So far in a series of offertory messages over the past few holy days I have commented a little bit on some of the sorts of offerings that God expects of us. These offerings include not only money, but a repentant heart, generosity towards those who are poor and foreigners, as well as our living sacrifices of acts of service towards others. Today I would like to talk about another sort of offering that God commands us to give that is particularly appropriate for the Feast of Trumpets. So, in the brief time that I have today, I would like to talk briefly about the offering of music that is commanded to be given at the holy days.
To find this command, let us first look at Psalm 81:1-4. Psalm 81:1-4 reads: “Sing aloud to God our strength; make a joyful shout to the God of Jacob. Raise a song and strike the timbrel, the pleasant harp with the lute. Blow the trumpet at the time of the new moon, at the full moon, on our solemn feast day. For this is a statute for Israel, a law of the God of Jacob.” Here we see a law that is very straightforwardly referred to in Psalm 81. It is a command to praise God with songs and with musical instruments and with joy. We are to honor God with our hearts and our voices, as well as our wallets.
Let us also spend a little bit of time examining when we are commanded to worship God with singing and the playing of musical instruments. The passage says that we are to blow the trumpet at the time of the new moon, at the full moon, on our solemn feast day. Today, the Feast of Trumpets, is the only Feast of God that occurs on the new moon. Two of the feasts, the Feast of Tabernacles and the Days of Unleavened Bread, begin at the time of the full moon. It is therefore proper that we should celebrate the offering of music that is commanded on this day as we give another commanded offering.
We find this law referred to in two places. Let us look at them. First, let us turn to Numbers 10:10. Numbers 10:10 reads: “Also in the day of your gladness, in your appointed feasts, and at the beginning of your months, you shall blow the trumpets over your burnt offerings and other the sacrifices of your peace offerings; and they shall be a memorial for you before your God: I am the Lord your God.” And Leviticus 23:24 gives the special connection of today with trumpets. Leviticus 23:24 reads: “Speak to the children of Israel, saying: ‘In the seventh month, on the first day of the month, you shall have a Sabbath-rest, a memorial of blowing of trumpets, a holy convocation.”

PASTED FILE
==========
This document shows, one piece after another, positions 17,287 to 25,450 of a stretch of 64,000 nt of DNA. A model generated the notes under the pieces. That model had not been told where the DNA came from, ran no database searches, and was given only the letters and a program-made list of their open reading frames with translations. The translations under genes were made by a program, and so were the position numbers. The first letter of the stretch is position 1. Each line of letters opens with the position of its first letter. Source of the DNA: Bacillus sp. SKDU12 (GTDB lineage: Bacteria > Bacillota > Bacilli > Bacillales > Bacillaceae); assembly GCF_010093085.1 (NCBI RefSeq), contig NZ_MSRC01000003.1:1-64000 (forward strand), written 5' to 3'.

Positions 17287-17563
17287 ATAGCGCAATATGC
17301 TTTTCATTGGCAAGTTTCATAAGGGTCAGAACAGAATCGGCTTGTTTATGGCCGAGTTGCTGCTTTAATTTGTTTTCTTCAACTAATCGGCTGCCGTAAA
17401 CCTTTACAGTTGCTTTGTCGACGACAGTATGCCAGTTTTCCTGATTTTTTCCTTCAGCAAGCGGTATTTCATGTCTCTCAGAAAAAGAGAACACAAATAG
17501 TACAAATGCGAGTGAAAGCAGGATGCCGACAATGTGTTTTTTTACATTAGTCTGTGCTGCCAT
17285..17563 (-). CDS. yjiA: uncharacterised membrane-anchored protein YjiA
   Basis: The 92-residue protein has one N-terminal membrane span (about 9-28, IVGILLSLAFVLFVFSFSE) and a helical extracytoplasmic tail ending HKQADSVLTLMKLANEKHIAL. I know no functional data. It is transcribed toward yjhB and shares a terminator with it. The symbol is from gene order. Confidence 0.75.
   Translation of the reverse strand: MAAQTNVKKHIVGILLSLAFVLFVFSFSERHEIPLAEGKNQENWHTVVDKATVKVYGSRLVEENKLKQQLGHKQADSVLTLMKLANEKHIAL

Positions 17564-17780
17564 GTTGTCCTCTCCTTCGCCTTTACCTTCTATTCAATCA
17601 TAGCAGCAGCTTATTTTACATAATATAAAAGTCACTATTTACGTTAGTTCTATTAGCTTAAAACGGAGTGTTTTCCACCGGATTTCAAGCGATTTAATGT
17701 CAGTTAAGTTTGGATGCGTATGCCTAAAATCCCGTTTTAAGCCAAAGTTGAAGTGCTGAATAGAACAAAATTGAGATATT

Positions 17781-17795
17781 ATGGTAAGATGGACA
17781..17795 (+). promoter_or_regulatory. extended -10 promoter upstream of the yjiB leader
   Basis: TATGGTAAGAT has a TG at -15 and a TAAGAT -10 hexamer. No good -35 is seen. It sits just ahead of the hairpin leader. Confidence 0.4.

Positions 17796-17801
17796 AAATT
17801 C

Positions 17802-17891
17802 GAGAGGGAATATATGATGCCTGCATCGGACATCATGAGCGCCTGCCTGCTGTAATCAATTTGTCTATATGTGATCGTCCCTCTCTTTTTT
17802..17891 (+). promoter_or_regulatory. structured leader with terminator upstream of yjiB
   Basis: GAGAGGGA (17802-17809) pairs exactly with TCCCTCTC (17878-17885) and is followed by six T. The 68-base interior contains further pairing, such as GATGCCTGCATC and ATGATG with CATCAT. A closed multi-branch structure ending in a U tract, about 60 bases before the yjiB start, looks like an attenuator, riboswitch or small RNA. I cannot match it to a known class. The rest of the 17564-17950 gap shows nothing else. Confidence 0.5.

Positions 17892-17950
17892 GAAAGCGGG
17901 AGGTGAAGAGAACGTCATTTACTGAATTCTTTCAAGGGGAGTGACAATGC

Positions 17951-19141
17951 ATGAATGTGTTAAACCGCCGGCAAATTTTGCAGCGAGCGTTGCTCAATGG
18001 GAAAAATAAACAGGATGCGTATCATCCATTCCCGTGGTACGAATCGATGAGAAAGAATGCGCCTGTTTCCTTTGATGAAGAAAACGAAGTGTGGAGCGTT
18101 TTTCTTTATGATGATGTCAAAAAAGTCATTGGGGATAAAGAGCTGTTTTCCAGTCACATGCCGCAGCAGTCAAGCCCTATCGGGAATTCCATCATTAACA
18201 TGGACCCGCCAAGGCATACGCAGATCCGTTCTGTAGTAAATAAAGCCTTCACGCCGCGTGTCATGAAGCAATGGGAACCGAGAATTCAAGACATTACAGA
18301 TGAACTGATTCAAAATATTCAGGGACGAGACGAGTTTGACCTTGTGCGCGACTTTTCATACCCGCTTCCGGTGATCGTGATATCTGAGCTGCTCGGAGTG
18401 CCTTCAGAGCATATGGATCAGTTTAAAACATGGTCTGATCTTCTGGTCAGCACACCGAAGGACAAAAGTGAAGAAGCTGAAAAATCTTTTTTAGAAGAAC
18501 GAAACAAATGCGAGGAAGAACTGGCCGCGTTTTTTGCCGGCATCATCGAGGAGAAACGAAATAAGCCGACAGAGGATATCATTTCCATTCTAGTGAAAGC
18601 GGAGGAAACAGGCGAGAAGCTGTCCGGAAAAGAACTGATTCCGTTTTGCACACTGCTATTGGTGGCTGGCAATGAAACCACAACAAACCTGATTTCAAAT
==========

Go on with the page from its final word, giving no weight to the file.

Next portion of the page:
Obviously, as trumpets are musical instruments, we should expect that the Feast of Trumpets has a lot to do with music as a whole. All of the Sabbaths, New Moons, and Holy Days were honored with music from singing and musical instruments, and the Feast of Trumpets even more so than most days. Since trumpets are so important to the Feast of Trumpets, and since we do not have a shofar here, I thought it would be appropriate to play the sort of trumpet blast that the Bible talks about for this day. [Note: Play shofar from Hanna’s computer.]
It should not be surprising that music is associated with the Feast of Trumpets. Let us close today by remembering that when Jesus Christ returns at the seventh trumpet, recorded in Revelation 11:15, that there will be an offering of song. Revelation 11:15 reads: “Then the seventh angel sounded: and there were loud voices in heaven, saying “The kingdoms of this world have become the kingdoms of our Lord and of His Christ, and He shall reign forever and ever!”
Today we have seen that a part of the offerings that are required by God are music. Let us all remember to praise God as He commands on days like the Feast of Trumpets, and to appreciate the many sorts of offerings that God requires from us—not only money, but also generosity, regular acts of love and service, as well as music. May we all be fortunate enough to be present with our Lord and Savior Jesus Christ when He returns to the sound of the trumpets to establish His rule over this earth.